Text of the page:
Credit: Lu Liangliang/CNSA

 

China’s future plans for the Moon include creation of an International Lunar Research Station.

Credit: Lu Liangliang/CNSA

In a February 12 presentation, China’s Lu Liangliang provided an overview of the status of the Chang’e-4 mission at the United Nations Office for Outer Space Affairs (UNOOSA) Scientific and Technical Subcommittee in Vienna.

Lu’s talk highlighted China National Space Administration (CNSA) planning under the title “The introduction of Chang’e-4 mission.” The charts presented give an overview of the vision of future Chinese lunar exploration activities.

Modular design

Regarding the International Lunar Research Station, Lu’s power points noted that the station is to adopt a functional modular design, making use of standardized interfaces to facilitate expansion and international cooperation with other nations.

Partners can jointly build lunar and lunar orbital infrastructure to achieve that cooperation.

Credit: Lu Liangliang/CNSA

Robotic exploration

As for future robotic exploration, Lu noted that Chang’e-7 will conduct a comprehensive survey on the Moon’s south pole to investigate the topography, material composition and space environment of the Moon.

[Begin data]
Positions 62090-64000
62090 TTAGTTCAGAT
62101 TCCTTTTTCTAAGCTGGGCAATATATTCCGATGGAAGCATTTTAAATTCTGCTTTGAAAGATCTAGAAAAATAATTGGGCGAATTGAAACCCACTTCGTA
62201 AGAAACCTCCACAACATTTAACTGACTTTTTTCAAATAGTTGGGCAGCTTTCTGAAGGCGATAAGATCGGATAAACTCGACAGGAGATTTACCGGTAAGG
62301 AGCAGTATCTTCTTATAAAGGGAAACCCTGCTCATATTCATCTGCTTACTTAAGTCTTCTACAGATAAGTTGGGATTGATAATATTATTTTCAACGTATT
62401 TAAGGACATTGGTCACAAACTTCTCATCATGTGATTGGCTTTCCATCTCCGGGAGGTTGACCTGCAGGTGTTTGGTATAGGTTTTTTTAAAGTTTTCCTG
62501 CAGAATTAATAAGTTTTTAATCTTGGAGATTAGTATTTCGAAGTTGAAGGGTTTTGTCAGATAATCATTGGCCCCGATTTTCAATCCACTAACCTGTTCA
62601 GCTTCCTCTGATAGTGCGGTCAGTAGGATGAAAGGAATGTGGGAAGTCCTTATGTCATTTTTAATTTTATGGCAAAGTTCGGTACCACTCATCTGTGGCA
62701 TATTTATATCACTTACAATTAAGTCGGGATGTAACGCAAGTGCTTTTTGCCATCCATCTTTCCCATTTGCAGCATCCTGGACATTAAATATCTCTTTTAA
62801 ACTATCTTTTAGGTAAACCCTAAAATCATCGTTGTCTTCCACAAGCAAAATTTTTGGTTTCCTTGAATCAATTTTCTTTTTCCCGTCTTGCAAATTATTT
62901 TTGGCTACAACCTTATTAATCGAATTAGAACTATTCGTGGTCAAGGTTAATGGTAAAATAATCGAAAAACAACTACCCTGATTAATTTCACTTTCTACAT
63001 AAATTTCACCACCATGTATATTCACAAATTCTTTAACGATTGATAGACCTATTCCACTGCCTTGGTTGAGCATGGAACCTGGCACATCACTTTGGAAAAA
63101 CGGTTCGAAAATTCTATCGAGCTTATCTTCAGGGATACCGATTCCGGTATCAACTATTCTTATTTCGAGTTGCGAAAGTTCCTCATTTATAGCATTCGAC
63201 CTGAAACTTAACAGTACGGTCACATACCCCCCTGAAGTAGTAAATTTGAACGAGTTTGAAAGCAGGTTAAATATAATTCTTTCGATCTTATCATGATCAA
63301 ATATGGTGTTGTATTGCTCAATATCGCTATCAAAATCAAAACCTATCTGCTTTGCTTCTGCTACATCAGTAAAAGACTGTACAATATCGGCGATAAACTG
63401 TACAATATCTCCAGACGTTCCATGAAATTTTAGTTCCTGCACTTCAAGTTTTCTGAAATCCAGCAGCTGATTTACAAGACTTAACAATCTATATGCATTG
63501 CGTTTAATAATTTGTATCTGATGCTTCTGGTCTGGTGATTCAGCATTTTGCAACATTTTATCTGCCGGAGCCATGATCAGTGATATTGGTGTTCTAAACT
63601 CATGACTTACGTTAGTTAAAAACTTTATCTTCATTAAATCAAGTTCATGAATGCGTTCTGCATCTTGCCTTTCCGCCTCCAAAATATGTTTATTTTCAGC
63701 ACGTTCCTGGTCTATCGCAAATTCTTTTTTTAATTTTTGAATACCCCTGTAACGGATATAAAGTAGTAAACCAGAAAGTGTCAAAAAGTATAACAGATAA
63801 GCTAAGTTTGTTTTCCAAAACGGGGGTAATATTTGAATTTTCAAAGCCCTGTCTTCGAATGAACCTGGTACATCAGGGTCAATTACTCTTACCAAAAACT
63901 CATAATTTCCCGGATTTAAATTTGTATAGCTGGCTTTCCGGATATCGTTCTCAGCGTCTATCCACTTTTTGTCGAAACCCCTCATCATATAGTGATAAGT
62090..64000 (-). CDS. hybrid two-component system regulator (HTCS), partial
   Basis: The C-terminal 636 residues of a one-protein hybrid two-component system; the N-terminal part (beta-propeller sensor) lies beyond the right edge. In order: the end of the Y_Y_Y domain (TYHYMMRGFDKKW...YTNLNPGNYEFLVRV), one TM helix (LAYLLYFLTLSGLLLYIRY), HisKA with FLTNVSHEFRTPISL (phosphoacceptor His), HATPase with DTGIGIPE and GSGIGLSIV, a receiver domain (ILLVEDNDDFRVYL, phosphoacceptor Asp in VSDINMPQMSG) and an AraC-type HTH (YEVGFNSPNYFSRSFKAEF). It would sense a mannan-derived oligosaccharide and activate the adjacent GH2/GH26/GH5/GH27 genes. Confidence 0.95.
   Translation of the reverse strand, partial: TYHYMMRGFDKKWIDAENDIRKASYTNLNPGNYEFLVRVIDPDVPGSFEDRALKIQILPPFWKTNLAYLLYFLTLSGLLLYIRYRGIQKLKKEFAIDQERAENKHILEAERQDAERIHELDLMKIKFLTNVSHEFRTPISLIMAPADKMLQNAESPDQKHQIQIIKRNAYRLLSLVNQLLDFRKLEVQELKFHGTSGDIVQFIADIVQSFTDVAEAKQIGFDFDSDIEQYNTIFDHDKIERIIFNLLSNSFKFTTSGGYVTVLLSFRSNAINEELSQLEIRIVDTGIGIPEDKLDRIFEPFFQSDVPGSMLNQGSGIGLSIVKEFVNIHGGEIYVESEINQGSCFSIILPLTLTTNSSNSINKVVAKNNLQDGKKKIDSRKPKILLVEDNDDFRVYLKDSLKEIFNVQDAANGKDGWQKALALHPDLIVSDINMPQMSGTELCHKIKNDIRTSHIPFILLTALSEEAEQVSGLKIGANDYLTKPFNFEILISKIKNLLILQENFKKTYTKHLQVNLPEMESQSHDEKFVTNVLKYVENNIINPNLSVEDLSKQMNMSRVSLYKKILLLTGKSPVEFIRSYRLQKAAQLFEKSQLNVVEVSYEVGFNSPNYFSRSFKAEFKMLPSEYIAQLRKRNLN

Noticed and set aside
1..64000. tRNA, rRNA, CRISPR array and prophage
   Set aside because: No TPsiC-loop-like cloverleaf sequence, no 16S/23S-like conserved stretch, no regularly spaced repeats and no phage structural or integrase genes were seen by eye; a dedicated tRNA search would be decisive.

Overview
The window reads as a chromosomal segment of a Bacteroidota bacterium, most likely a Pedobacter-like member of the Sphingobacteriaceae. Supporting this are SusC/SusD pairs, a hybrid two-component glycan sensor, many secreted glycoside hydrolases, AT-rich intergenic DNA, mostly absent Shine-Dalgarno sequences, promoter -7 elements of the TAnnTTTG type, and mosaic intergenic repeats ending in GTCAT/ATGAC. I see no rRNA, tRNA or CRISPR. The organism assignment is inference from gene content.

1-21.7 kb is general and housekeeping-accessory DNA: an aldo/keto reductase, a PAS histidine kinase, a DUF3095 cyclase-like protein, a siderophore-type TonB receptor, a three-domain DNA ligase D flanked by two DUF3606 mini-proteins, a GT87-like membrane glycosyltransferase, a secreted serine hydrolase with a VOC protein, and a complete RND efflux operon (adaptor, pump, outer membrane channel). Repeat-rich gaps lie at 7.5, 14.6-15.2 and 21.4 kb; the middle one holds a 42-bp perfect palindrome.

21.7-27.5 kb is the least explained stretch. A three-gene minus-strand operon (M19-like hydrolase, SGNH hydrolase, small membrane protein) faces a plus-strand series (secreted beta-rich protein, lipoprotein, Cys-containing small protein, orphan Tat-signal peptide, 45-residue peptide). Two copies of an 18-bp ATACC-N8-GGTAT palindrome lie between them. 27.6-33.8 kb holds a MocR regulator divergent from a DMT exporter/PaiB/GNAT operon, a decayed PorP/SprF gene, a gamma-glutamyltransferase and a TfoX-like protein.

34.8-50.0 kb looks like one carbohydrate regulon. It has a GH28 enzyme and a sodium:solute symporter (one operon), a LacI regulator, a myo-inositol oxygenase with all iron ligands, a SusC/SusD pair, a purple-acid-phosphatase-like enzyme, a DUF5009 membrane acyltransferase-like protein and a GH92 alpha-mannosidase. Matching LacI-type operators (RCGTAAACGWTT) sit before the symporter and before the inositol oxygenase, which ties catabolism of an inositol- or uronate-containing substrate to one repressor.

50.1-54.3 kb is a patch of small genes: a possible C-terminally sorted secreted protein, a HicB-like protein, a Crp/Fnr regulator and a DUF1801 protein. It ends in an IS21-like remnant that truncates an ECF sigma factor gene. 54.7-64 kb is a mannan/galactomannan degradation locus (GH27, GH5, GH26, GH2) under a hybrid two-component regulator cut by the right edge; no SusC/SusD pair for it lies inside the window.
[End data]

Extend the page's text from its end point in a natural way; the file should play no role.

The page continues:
Chang’e-8, in addition to continuing scientific testing, verification of key technologies will be carried out. Two to three missions are planned to be completed before 2030.

A new scientific data policy was released in 2016, with Lu underscoring that data on Chang‘e- 1, 2 and 3, as well as future Chang‘e-4, 5, Mars mission, and lunar samples can be applied.

Data policy

China’s scientific data policy is founded upon a basic principle: openness and sharing, Lu’s charts point out.

Under the title Management Organization, Lu’s charts explain that, on behalf of CNSA, the Lunar Exploration and Space Engineering Center (LESEC) is responsible for the management of scientific data from lunar and deep space missions. China’s National Astronomical Observatory is responsible for receiving, processing and storing scientific data.

To review the complete power point presentation, go to:

http://www.unoosa.org/documents/pdf/copuos/stsc/2019/tech-03E.pdf

2 Responses to “China’s International Lunar Research Station Detailed”

  • Leonard,

    CSDC has defined a cislunar transportation architecture that would satisfy China’s desire for cooperation. At a minimum, they could buy rides from EML1 to the surface and back and refuel their return to Earth vehicles. If their launch site is in the right location, they could buy rides to the Moon from low Earth orbit.

    Dallas Bienhoff
    Founder
    CSDC

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